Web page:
There are currently no walk tour operators who offer the entire 164 kilometre walk as a guided trip on a regular basis. There are a few operators who offer to guide either the entire walk or a shorter version on designated dates each year. Generally, with these options, comfortable accommodation is offered at one central base and walkers are transferred to a section of the walk each day.

Typically, the package offered by these operators includes:

  • 10 day tour with professional guides, 9 days of walking

  • 10 nights accommodation

  • All meals

  • Transfers between the track and the accommodation

Click here for assistance in relation to this option.

Assisted self-guided

Many tour operators offer self-guided trips on the Cotswold Way.

Typically, the service includes:

  • Track notes, maps and information pack

  • Accommodation, usually with ensuites (the range and quantity of accommodation available in some villages is limited; also, the basic package offered by some tour operators might not always extend to ensuites)

  • Luggage transport between accommodation (and sometimes, where necessary, vehicle transfers between track and accommodation)

  • Breakfasts and optional packed lunches

  • 24/7 support

The duration of the self-guided options varies depending upon how far you wish to walk each day. Accommodation options range from comfortable through to luxury, again depending upon the size of the village or town and the purchased package.

Click here for assistance in relation to this option.


There are some camping areas along the route that make camping on some nights a possibility. It’s also quite feasible to book accommodation along the route yourself and, if you require luggage transfers, to arrange that independently.

For those considering this option, it’s worth noting that the self-guided tour operators often have preferred rates with accommodation providers and luggage transfer companies. They also often have reserved allocations at the best-located/most suitable accommodation for the particular walk, so sometimes when accommodation shows no availability to an independent inquiry there’s still availability through a self-guided operator.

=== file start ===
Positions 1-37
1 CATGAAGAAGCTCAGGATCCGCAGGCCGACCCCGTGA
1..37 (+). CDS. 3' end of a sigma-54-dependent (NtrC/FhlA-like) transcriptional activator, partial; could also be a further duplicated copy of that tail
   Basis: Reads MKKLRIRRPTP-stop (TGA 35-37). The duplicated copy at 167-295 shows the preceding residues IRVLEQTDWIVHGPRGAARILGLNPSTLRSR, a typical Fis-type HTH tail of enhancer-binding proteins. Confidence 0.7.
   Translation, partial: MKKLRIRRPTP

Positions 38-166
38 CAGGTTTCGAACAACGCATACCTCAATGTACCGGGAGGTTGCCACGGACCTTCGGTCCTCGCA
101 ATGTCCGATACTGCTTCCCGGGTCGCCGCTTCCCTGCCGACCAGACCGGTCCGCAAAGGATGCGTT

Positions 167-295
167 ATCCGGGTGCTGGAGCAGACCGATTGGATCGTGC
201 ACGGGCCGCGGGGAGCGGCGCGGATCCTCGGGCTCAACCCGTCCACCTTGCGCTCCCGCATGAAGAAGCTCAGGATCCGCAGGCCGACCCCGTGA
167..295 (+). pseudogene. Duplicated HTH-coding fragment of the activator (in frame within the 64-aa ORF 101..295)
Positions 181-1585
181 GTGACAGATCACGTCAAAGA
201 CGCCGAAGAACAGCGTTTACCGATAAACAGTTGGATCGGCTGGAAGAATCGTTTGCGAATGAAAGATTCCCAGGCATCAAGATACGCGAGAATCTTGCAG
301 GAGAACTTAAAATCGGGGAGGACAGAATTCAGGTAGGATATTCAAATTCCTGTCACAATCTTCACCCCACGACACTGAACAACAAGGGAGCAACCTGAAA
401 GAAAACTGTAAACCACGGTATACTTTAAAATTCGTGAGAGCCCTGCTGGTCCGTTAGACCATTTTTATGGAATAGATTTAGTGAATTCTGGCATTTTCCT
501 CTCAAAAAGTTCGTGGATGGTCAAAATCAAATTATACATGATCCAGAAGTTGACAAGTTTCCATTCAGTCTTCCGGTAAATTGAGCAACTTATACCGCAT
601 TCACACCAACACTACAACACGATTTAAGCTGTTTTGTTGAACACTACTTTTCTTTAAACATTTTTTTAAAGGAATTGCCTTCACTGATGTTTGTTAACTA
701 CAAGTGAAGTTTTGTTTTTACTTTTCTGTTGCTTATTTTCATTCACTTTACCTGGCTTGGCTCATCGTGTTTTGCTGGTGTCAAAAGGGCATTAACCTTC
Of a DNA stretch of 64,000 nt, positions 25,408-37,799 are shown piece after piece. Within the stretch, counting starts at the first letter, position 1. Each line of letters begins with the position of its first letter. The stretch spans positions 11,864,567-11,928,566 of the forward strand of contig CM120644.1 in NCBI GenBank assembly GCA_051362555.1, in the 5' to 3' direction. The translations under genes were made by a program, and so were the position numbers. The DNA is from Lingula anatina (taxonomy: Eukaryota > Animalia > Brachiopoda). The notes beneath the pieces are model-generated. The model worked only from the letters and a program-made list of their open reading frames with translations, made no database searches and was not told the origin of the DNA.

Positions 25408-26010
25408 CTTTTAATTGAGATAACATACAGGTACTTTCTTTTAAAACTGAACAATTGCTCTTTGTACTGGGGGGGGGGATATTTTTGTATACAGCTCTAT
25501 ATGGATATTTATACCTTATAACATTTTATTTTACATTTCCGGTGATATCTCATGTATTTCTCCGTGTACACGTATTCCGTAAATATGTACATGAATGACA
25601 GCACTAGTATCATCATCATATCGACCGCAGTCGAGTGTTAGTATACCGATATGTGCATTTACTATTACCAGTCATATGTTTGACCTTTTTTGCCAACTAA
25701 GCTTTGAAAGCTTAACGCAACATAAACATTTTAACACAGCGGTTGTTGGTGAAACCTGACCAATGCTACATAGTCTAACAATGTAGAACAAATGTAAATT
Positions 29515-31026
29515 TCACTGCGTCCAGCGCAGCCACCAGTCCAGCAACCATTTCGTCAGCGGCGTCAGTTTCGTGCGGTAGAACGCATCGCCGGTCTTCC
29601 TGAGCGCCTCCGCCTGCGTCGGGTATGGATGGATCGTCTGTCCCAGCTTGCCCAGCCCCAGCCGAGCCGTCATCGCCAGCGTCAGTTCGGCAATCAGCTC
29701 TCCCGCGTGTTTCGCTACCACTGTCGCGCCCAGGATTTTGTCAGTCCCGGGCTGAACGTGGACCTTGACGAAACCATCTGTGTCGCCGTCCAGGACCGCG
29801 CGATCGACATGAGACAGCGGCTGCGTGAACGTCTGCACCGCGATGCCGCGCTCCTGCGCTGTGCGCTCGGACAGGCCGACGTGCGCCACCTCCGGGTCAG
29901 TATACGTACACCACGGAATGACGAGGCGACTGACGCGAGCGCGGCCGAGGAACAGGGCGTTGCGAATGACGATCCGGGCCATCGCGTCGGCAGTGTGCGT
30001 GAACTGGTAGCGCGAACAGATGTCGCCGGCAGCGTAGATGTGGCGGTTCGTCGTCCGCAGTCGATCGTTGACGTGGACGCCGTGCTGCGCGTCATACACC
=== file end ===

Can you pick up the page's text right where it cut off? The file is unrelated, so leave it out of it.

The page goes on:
Also, be aware that the Cotswolds is a popular destination for both local and overseas travellers, so during the holiday season it will usually be necessary to book accommodation well ahead of your visit.

Click here for assistance in relation to this option.


Essential Information


The starting point for the Cotswold Way is either Chipping Campden or Bath. 

Chipping Campden and Bath are both readily accessible by public transport:

  •  for Chipping Campden, there are regular trains between London’s Paddington Station to Cheltenham or Moreton-in-Marsh. From there, it’s a short bus or taxi ride to Chipping Campden.

  • from Bath, there are direct and regular trains to London’s Paddington Station.

best time

The best time to do the walk is between March and November. 

In spring and summer vivid wildflowers (especially bluebells and daffodils) adorn the route and then in September and October the autumnal foliage colours the landscape with various shades of pastel.


This walk is rated at a difficulty level of moderate. It is waymarked and is generally well-defined and maintained. The full walk is long and includes a reasonable number of ascents and descents.


There are many accommodation options at either end of the Cotswold Way (Chipping Campden and Bath) and, generally, plenty along the route. Accommodation options include camping, hostels, B&B’s, guesthouses, inns and hotels. If finishing in Bath, there are some unique accommodation options there that provide a highly memorable experience.

Many of the accommodation providers, particularly those near to the route, are attuned to walkers’ needs or offer amenities suited to walkers. 

We can assist walkers in choosing the accommodation options which best suit their needs. Click here to contact us.


We can assist you in choosing special dining options along the route and at the end of the walk.

Other activities

As a popular tourist destination, the Cotswolds offers many attractions in addition to the Cotswold Way.

Many walkers choose to add extra days to their trip so that they can explore these other attractions. Some will do that through rest days along the trail; others prefer ‘add-ons’ at the end of the walk. Some do both!

We can assist walkers to explore the many attractions of the Cotswolds.


We can assist walkers with various aspects of their walking holidays. Click here to contact us.